Dr. Gayle answered questions about her new role in an interview with The Chronicle. Excerpts follow:
How does your background as a doctor help in your new role?
I went into health because I thought it was a tangible way to have social impact. But the tools of health alone are not what’s going to make a population healthy. We know that people who have jobs, for instance, are more likely to make healthy choices about the foods they eat; they’re more likely to be able to exercise and take the kinds of preventative measures that lead to healthy outcomes; they’re more likely to access health and health services. I continue to be an advocate for health by making sure people have access to education, access to clean and safe drinking water, access to economic opportunities. And so this is just one more way in which we can make sure that people’s health, as well as their economic well-being, is well-served.
McKinsey Social Initiatives is much smaller than CARE. Will that be a challenge?
It’s a major change, but I like building teams. Whether you’re managing an organization that has 10,000 employees or an organization that has three and growing, it’s really all about building teams. When I first came to the Gates foundation, prior to joining CARE, it was in its very, very early stages, and so I have some familiarity with what it means to build teams from the ground up. Sometimes it’s as simple as developing the basic infrastructure and the things that any organization needs just to be able to do its routine daily business. A lot of that is under way, but it’s still an organization in development.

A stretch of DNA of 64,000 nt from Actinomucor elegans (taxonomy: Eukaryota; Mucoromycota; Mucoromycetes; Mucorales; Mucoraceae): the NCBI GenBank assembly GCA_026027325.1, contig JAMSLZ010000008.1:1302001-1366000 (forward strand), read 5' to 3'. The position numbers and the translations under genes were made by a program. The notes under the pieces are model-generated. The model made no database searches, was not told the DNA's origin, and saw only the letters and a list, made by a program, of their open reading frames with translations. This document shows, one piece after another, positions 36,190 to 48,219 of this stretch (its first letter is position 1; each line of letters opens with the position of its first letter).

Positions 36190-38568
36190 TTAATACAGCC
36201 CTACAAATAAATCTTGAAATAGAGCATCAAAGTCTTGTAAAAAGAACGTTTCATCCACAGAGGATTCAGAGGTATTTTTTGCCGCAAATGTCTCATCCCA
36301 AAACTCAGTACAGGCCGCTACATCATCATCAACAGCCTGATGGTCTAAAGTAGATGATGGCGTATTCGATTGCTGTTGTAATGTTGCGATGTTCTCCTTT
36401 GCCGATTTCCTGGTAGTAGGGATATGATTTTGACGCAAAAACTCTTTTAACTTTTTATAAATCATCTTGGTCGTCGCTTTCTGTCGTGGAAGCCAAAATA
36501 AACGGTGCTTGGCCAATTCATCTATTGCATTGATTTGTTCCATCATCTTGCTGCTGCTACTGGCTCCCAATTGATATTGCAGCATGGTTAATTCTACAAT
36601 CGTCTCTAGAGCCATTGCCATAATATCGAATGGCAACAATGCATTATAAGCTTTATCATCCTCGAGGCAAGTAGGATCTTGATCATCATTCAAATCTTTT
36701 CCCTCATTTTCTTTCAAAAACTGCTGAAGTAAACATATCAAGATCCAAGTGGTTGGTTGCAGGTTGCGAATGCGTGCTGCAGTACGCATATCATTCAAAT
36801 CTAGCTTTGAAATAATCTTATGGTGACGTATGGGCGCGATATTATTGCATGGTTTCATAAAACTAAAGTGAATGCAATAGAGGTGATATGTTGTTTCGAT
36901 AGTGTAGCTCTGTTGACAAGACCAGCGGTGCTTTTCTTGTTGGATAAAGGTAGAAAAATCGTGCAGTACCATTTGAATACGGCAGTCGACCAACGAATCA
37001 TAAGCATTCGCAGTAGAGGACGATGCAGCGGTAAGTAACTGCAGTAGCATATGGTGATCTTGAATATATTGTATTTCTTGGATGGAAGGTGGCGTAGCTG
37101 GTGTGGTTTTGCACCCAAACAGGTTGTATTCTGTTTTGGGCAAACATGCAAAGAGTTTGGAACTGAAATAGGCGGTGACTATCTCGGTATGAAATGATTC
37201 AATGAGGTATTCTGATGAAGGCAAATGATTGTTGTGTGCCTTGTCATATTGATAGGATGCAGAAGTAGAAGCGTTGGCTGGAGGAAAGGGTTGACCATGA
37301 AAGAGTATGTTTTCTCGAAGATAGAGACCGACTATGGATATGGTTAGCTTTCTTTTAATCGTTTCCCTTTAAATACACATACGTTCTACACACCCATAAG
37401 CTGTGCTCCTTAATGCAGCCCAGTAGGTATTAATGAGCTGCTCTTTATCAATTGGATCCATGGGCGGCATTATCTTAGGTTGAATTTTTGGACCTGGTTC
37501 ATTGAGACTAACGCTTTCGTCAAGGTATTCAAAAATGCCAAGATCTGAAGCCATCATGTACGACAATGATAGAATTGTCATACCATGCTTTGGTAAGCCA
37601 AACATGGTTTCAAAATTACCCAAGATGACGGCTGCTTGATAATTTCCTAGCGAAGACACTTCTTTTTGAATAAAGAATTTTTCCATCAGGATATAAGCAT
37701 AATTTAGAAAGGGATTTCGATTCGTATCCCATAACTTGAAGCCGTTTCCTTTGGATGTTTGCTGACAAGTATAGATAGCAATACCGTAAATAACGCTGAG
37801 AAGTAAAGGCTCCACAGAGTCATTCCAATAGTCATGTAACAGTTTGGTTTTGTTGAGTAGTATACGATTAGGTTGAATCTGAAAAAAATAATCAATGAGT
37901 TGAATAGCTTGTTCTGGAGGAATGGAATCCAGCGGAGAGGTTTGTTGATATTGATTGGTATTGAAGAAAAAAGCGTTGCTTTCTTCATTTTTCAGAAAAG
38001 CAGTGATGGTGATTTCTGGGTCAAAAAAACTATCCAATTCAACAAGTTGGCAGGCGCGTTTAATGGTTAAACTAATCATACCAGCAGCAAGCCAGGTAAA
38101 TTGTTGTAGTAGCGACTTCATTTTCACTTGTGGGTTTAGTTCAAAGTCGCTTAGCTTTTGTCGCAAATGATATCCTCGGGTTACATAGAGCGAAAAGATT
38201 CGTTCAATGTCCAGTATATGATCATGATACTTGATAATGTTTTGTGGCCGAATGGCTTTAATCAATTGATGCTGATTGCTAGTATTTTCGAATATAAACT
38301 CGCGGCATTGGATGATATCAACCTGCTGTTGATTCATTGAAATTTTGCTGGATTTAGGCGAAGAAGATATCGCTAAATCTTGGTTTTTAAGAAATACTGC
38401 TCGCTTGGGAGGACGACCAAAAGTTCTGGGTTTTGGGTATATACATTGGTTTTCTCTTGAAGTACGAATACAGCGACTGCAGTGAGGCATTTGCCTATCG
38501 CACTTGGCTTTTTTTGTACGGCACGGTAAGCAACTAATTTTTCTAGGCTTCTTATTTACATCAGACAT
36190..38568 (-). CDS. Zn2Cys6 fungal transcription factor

What will be your focus initially?
My focus will be to look at what’s worked in [Generation] so far: What are some of the gaps, what are some of the ways that we can really use that as kind of a template for how we can evolve other programs in other areas, whether it’s health or the environment or education? We have yet to decide what will be the next area of focus.
The aspiration is to be able to take on a new platform, a new challenge, every couple of years. Youth unemployment is one of the most important challenges we face, with an ever-growing youth population around the world. We’ll look at ways in which big global problems could have solutions that are practical, scalable, and replicable throughout the world.
About Helene Gayle
New job: Dr. Gayle will become the first chief executive of McKinsey Social Initiative, a Washington nonprofit created by the McKinsey consulting firm.
Background: Dr. Gayle served as chief executive of CARE USA for the past nine years. She also sits on the board of nonprofit consulting firm FSG. Dr. Gayle previously directed the HIV, TB, and reproductive health program at the Bill & Melinda Gates Foundation and spent 17 years at the Centers for Disease Control and Prevention.
Education: Bachelor’s degree from Barnard College, medical degree from the University of Pennsylvania, and master’s degree in public health from the Johns Hopkins University.